Thursday, June 14, 2007

Being Anti-War: Just Follow a Few Steps

That's what Bruce Gagnon sez. I'm sure much of what Bruce says today has been said in one form or another before, but it all bears multiple repetitions. Much of what he suggests dovetails nicely with Buddha's Eight-Fold Path - namely right view, right speech, right intention, right action, right livelihood, right effort, right mindfulness, and right concentration. Of course in our case we're not working on achieving nirvana, but are merely trying to change how we go about bringing about a much needed meaningful social change - preventing wars at a point when it is abundantly clear that wars are merely a form of murder-suicide on a global scale. In particular we need to keep mindful of what living off the largess of empire means in terms of our ability to lead ethical lives, to what extent our society is addicted to war, as well as how various cultural narrative or myths (such as the myth of the rugged individualist and the Horatio Alger rags-to-riches myth) affect our ability to perceive correctly. Realizing that we've got a problem and having the intentions to address the problem are the critical first steps. Next comes action: changing consumption habits and re-prioritize spending choices, ditching the mindless careerism that affects too many of the US middle class, turning off the TV and picking up some good books, interaction with others rather than going it alone, etc. The cool thing is, all of what Gagnon offers up is well within the realm of the possible - one does not need to lead a life of privilege or be some genius technocrat in order to try his suggestions out. I like his last words of advice in particular:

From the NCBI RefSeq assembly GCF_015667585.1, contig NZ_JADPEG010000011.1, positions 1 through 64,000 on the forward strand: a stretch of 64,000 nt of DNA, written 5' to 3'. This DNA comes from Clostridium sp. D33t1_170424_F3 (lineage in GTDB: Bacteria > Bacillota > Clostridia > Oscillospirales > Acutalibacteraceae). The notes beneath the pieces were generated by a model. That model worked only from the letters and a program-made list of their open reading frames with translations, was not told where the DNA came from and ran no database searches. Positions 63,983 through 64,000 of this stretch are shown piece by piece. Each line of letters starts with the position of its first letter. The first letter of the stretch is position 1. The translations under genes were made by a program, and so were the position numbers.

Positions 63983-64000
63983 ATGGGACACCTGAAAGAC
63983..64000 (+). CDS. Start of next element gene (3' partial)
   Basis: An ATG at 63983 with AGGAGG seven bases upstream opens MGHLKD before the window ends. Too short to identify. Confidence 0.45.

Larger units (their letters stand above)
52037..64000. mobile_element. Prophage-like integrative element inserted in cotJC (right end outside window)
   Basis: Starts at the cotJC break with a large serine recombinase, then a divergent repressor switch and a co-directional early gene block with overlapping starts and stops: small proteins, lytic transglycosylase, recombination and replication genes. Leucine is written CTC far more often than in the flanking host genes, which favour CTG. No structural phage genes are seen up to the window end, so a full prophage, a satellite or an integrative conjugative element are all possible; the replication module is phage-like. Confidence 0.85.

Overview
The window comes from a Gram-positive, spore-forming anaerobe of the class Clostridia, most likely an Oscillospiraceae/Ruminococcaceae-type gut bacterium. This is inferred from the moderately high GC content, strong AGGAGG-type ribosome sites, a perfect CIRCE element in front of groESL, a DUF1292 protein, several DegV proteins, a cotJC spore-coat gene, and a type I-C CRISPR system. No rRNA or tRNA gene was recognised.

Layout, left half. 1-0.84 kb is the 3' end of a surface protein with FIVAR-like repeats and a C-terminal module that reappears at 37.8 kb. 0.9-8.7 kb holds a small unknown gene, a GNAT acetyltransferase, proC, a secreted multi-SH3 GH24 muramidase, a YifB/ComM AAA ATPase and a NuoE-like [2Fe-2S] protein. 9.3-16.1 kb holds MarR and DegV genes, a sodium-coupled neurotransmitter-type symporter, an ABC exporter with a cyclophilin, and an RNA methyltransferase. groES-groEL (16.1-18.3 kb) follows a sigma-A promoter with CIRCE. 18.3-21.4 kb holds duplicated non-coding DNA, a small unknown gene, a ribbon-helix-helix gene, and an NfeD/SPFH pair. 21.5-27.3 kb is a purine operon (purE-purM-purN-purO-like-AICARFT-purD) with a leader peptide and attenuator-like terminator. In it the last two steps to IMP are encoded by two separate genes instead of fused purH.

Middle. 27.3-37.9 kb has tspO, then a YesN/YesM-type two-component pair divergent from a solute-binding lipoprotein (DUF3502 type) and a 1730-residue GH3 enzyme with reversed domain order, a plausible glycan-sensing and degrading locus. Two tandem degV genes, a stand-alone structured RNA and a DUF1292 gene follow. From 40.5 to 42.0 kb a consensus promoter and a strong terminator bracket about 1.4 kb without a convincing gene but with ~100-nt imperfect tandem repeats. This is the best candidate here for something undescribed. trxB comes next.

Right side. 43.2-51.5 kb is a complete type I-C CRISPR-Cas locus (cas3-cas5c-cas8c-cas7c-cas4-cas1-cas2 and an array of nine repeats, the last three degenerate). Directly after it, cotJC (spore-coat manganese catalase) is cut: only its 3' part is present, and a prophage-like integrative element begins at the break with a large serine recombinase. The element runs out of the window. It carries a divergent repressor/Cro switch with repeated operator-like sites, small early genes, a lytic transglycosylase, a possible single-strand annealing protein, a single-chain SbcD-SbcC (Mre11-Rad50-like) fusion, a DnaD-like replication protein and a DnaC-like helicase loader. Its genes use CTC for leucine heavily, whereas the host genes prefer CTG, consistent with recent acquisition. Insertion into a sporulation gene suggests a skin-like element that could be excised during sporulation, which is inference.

Step #10 Learn to trust again and have fun. Some of the nicest people in the world are doing political work. Meet them and become friends with them and your life will change for the better.
Revolutions, whether violent or nonviolent, don't occur because of a handful of folks doing it all, but rather because of many individuals who find fellowship and trust in one another, and who can see a lightness that betrays the bleakness of the present circumstances.

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